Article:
Musings from the mind of a modern day Sue.

Posts tagged ‘Craftsy’

Hand Applique Progress

I am a procrastinator.  I put off doing things when I definitely have time.  Last week, I procrastinated a lot.  I definitely had time to work on a quilting project, but chose not to.  I only found time to do yoga once during the week.  And, I ate too many sweets.  Maybe the change to daylights savings time affected me.  For whatever reason, my week slipped by with little progress on any WIPs; no machine quilting on my Sew Sweet Simplicity quilt that I want to enter in a quilt show; and no hand quilting on the solids improv quilt that sets beside the sofa beckoning to me nightly.

But, the week wasn’t a total failure.  I had prepared some applique shapes for basting and took them along to my guild meeting.  I was able to baste a few leaves. I fussy-cut some petal shapes.

Leaves & Petals

This project is from a hand applique class with teacher Mimi Dietrich over at Craftsy.  I like that I can learn at my own pace, going back over the information as many times as I like. And, I can work on my project as I have the time.  Mimi teaches several techniques, but I really like using freezer paper to back my applique shapes.  I have used freezer paper in past projects, but Mimi adds some great tips to improve my applique.  I appliqued the heart-shaped petals for the Heart Flower block on Sunday.  I also prepared the petal shapes and the body for the butterfly block, which is now ready for stitching.

Applique Block progress

Applique block progress: Hearts, Heart Flower, basted leaves & petal shapes, Butterfly

If you’re interested, check out the class at Craftsy, or any of the other classes, patterns, and supplies for purchase.  There is always something free to download and some fun YouTube videos.  Have you seen The Midnight Quilt Show with Angela Walters?  You really gotta watch!  Angela is funny & creative.

National Quilt Day was Saturday.  Did you do something quilty?  I had plans to attend a guild event, but they changed when my daughter organized a birthday party for my granddaughter.  I did turn my blotto block in at the guild meeting, so that it would be a part of the giveaway.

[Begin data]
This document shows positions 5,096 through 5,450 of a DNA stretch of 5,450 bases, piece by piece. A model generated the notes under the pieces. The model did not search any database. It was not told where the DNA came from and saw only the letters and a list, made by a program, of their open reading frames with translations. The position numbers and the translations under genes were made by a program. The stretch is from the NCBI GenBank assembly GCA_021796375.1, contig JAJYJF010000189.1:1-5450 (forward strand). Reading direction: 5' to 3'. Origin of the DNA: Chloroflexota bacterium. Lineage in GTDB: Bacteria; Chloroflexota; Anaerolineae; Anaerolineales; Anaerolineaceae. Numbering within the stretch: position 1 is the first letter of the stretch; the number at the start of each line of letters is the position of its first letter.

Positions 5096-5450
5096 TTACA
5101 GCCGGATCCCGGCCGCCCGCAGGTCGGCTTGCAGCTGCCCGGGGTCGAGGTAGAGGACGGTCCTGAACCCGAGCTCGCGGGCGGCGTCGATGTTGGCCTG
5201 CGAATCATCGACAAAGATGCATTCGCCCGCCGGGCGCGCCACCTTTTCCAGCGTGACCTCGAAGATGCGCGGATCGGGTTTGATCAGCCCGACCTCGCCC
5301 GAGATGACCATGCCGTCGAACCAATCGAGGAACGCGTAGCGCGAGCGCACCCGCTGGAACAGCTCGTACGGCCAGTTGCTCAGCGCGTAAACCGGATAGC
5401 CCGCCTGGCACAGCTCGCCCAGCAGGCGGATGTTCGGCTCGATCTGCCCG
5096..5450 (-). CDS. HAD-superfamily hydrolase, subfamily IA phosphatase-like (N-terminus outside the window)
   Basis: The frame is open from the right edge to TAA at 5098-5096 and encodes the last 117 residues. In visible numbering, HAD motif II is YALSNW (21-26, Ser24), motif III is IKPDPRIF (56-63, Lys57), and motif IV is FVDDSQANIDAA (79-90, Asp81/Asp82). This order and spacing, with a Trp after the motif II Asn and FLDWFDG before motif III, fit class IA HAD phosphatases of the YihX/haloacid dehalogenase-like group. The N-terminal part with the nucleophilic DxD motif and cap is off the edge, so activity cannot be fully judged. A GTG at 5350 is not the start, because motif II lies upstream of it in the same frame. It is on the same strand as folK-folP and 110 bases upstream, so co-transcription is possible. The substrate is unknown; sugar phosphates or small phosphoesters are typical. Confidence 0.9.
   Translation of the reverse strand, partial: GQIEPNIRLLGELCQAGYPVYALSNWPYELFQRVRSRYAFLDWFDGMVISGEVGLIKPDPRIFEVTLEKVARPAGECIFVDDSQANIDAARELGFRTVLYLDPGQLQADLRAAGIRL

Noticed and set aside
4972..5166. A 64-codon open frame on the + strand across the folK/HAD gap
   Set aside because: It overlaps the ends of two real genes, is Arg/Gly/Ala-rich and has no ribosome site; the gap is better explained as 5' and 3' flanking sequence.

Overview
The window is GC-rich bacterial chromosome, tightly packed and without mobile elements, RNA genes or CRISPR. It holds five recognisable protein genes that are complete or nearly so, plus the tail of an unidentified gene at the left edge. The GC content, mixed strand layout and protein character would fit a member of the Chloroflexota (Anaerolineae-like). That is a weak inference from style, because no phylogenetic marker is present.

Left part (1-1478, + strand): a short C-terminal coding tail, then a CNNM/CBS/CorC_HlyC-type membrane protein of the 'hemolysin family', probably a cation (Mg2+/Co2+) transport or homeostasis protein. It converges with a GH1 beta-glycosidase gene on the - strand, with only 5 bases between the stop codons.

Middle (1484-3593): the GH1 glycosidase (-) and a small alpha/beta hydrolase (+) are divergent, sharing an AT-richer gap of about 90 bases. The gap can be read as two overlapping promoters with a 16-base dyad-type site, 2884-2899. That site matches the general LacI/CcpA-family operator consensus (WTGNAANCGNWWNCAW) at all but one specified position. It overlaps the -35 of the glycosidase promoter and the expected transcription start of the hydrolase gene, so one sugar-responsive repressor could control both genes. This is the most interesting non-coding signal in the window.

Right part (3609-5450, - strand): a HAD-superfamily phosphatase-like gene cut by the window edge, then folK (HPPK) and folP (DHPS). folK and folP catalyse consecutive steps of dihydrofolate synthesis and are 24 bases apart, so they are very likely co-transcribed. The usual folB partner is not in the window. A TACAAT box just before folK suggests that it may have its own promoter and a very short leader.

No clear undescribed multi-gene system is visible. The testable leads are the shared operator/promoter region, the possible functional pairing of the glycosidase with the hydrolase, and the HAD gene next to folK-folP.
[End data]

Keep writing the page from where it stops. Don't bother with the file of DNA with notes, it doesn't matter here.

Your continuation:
So, there’s the scoop for this week.  Hope you’ve enjoyed doing something quilty. Until next time…Happy Stitching!


Progress on Current Projects

With my Bernina home, I was able to make some progress on my current stitching projects. I’m behind on my National Quilting Association Block of the Month. Today, I finished the May star block, a Crazy Star, for the Galaxy quilt. The pattern was designed by Pam Seip, certified NQA teacher.


The pattern is a paper foundation pieced block. Now, paper piecing is not a technique that I enjoy, but I did complete the pattern as designed. Over the years, I figured out a way to make foundation paper pieced blocks, but find paper piecing to be tedious with unnecessary extra steps. The results for this star are not significant compared to a liberated star piecing technique I learned several years ago. Gwen Marston’s liberated piecing techniques produce lovely blocks in less time and without any paper. I would much rather make my stars like this.

Liberated Stars

Liberated Stars

I really like Gwen’s liberated piecing techniques. I have taken several classes from her and made not a few quilts using them. Here are two more liberated quilts – String blocks and Liberated Baskets.

String blocks - quilt on top

String blocks – quilt on top

Liberated Baskets - challenge quilt with Michigan Quilt Network

Liberated Baskets – challenge quilt with Michigan Quilt Network

I also pieced the back for the baby quilt, Dresdan Zoo, that my sister and I have been making for a great-niece. My sister had an orange and yellow leopard print fabric in her stash. She added a small print yellow that reads well as a solid. I had completed a  free Craftsy class by Elizabeth Hartman on pieced backs and used the information to put this backing together. Neither piece of fabric was large enough for the backing and just seaming them together would have placed a seam too close to one edge. I measured the necessary dimensions and determined an appropriate place to add in a strip of the yellow fabric. I also added a piece the same distance down from the top, to give an offset cross shape.